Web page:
Politics muddle with Mexico’s gas industry
From its Texas base, Key Energy Services loads its towering rigs and machines onto trucks and fans out across the
United States to drill and maintain oil and gas wells. It has gone as far north as Canada -- but despite a long
interest, it has never ventured south of the border. Broad restrictions on foreign involvement in Mexico's energy
sector have long prevented US businesses from setting up shop in Mexico.
"No one can really work there," said James J. Byerlotzer, Key Energy's COO. "We can easily go across the border. Mexico really makes sense in terms of transportation costs."
The restrictions, however, could soon be lifted. A rapidly growing need for energy has prompted Petroleos Mexicanos
-- Mexico's state oil monopoly known as Pemex -- to propose opening the gates to foreign natural gas companies.
In the next few months, Pemex plans to offer long-term contracts to foreign companies for services ranging from technical advice to drilling gas wells. American natural gas businesses stand ready to invest billions of dollars in Mexico's energy development.
President Vicente Fox and Pemex Director Raul Munoz Leos have been aggressive in pushing for the contracts. The investors are delighted as well.
"It's a market that is ripe for trade," said Charles R. Matthews, a Texas railroad commissioner who has spearheaded the state's effort to invest in natural gas in Mexico. "We're talking about providing energy to Mexico that will help the economy grow."
But Mexican lawmakers are less enthusiastic. Opponents in Congress are trying to prevent Pemex from issuing the
contracts, claiming they would undercut Mexico's energy independence. They assert that the contracts would violate
the Constitution, which prohibits private exploration and production of fuel. They call the plan a covert attempt to
privatise the oil monopoly, a potent symbol of Mexico's economic sovereignty.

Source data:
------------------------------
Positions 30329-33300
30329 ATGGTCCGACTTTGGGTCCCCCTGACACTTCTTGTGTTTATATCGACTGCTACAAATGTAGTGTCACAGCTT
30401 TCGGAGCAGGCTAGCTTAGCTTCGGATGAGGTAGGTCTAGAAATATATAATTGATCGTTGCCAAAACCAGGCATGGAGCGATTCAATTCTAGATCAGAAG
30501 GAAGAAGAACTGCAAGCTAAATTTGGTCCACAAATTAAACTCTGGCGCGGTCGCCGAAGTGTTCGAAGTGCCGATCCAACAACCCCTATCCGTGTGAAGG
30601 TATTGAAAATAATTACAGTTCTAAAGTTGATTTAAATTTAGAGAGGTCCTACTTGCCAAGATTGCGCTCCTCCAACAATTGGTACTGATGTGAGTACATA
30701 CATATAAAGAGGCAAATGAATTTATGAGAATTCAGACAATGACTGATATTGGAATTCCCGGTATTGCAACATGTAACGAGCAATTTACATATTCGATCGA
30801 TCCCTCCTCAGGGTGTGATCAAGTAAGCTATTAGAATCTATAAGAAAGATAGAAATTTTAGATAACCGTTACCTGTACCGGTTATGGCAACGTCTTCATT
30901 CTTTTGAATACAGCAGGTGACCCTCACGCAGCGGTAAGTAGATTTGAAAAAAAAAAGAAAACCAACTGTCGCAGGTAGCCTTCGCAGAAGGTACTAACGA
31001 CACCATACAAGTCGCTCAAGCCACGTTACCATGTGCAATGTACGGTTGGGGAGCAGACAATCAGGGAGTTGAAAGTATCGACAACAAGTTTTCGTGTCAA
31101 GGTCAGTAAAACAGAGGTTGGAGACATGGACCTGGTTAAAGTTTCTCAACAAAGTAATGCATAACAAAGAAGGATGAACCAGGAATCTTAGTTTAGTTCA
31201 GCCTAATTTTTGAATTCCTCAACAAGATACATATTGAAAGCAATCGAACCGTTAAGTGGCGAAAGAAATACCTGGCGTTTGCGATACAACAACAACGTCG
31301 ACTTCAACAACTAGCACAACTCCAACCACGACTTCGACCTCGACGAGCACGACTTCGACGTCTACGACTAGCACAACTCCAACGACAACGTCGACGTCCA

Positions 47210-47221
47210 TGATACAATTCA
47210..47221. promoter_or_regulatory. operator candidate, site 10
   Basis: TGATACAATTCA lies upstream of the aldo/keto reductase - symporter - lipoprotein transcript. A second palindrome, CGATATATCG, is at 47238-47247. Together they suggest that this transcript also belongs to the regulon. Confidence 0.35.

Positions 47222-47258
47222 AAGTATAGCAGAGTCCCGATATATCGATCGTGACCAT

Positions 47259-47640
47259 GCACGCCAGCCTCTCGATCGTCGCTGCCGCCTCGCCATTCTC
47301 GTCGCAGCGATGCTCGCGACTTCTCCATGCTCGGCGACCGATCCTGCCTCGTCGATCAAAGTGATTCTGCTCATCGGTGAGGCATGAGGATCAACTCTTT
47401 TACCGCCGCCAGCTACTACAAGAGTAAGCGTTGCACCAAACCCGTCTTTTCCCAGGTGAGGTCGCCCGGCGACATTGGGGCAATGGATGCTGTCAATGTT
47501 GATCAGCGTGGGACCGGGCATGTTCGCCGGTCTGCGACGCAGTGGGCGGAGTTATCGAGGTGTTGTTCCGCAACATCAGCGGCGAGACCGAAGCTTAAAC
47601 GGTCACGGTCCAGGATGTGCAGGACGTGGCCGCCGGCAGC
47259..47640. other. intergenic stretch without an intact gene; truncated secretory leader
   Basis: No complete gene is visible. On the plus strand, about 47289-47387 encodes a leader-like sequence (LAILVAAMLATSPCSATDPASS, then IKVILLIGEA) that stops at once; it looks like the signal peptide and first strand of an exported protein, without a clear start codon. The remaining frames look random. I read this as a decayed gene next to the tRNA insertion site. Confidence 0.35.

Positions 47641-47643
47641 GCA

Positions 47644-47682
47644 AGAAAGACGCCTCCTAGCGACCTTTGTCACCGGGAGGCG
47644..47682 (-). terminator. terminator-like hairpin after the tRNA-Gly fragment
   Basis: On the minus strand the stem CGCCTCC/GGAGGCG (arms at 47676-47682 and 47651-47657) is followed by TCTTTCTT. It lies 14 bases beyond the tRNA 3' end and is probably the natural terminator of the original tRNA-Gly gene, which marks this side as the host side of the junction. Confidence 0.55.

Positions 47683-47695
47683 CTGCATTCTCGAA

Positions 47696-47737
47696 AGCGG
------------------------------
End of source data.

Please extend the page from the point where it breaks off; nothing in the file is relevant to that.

Horacio Guevara, a Pemex engineer who is overseeing the development of the contracts, said his team is carefully crafting the contracts to adhere to the Constitution. Driving the plan is Mexico's need to double its natural gas production, from 4.5 bn to 9 bn cfpd, by 2010 to keep up with energy demands that are increasing 8 % a year, according to Pemex officials. Pemex does not have the resources to expand that much on its own. Without the new investment, Mexico would have to rely increasingly on natural gas imports, which could cost more than $ 2 bn a year within a decade, Guevara said.
During his 2000 election campaign, Fox was accused by opponents of wanting to privatise Pemex. Although at times he
seemed to indicate he believed that would be in Mexico's best interests, he also made clear it would be political
Instead, late last year he proposed "multiple-service contracts" for Pemex, which he said would bring in foreign investment without giving up sovereignty over the country's fuel supply. The debate is now heating up as Pemex prepares to release drafts of the contracts and foreign companies start lining up to bid on them.
The Mexican Senate has positioned itself to wield considerable control over the contracts' fate -- even though legal experts argue it has no jurisdiction to approve or reject them. Pemex has agreed to let senators review the contracts before putting them out to bid, a process that could take months and delay their presentation to the public - causing potential investors to lose interest.
Some senators also have threatened to mount a legal challenge if, after studying drafts of the contracts, they appear
to undercut Pemex' wide-reaching authority over Mexico's energy resources. If the politicians' responses are
overwhelmingly negative -- a likely possibility, energy experts say -- Pemex may be pressured into cancelling the
That would be a major loss for Mexico's energy industry, proponents say, because the foreign money the contracts would attract is the country's only shot at raising the roughly $ 120 bn needed to expand its natural gas exploration and production. The contracts would be the first major opportunity for foreign investment in Mexico's energy industry since the country expropriated all foreign-owned oil companies in 1938.
Pemex already has limited short-term contracts with foreign companies, and the multiple-service contracts would
simply expand them, Guevara said. So far, foreign energy companies have responded favourably to the proposed service
contracts and are eagerly waiting to review drafts.
From Texas alone, nearly 100 gas company representatives travelled here in May as part of the state's largest trade delegation ever for talks about investment possibilities. "We've already got things on the board. There are opportunities there," said Michael Ward, president and CEO of Tidelands Oil & Gas Corporation in Corpus Christi, Texas.